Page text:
Posted by: berencamlost | 2007 November 12

The 5 stages of grief as seen by Microsoft

This was posted a while ago, and I just ran across it again. Funny stuff.

by Paul Thurrott, News Editor, thurrott@windowsitpro.com

If you’ve been following the tech news lately, you might be aware of an interesting development in the virtual cold war that’s existed between Microsoft and the open-source movement since, well, the inception of the open-source movement. Microsoft’s reaction to those who make “free” software has evolved over the years, and oddly enough, it seems to have followed the cycle of the Kübler-Ross “5 stages of grief”:

Denial. Open source? Never heard of it. Why don’t you come back when you folks are actually making some money?

Anger. What do you mean Linux and Apache are stealing market share from the low end of the server market? That’s our business!

Bargaining. OK, here’s a thought: Maybe Linux and Apache are taking share on the low-end. But as long as Windows Server and Microsoft IIS continue to dominate the Fortune 500, we won’t have any problems.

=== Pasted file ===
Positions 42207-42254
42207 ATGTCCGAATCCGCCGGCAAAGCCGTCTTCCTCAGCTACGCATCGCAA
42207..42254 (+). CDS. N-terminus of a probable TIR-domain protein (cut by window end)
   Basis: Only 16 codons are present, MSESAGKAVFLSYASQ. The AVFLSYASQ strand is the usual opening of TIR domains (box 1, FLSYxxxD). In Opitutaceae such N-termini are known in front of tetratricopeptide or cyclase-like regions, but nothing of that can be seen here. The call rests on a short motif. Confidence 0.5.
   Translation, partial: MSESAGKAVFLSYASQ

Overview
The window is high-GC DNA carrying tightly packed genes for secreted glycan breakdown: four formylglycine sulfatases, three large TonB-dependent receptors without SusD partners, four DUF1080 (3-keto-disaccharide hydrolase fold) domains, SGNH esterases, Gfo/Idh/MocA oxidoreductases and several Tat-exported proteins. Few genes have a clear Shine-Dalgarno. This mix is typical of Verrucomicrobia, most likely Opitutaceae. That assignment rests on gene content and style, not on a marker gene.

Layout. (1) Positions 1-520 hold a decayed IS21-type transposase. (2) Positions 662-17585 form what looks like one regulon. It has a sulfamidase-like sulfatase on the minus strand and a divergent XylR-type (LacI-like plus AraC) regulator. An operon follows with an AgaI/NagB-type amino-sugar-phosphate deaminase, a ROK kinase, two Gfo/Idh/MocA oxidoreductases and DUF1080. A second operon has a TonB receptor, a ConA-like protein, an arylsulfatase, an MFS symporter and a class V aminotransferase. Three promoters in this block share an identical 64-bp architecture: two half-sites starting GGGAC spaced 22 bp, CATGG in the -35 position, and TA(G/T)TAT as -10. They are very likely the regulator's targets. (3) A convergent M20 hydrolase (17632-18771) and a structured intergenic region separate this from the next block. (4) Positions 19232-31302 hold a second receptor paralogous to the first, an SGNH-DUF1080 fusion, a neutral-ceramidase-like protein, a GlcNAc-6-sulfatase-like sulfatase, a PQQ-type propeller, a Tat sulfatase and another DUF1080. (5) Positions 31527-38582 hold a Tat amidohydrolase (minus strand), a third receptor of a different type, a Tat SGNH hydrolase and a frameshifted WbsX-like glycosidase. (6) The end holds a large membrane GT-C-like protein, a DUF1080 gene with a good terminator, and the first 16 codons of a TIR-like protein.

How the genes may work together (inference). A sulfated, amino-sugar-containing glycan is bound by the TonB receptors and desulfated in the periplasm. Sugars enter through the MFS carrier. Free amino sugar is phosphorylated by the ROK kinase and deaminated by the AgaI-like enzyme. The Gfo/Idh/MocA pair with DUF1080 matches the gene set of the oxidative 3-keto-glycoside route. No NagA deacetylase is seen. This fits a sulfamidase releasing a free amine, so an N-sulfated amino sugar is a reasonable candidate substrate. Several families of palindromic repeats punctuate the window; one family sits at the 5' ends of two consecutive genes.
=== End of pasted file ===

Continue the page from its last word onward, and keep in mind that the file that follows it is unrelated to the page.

Depression. What? They’re in the data center now? But…we offer so much more functionality than the open-source solutions! Can’t people see that?

Acceptance. Microsoft has announced a series of deals, with open-source companies such as Novell, Xandros, Boss, XenSource, Samsung, Zend, and others, to collaborate on solutions that will make open source- solutions and Microsoft products and services work better together. The key to this, of course, is intellectual property cross-licensing, which typically involves patent convents by which Microsoft promises not to legally pursue customers of its partners.


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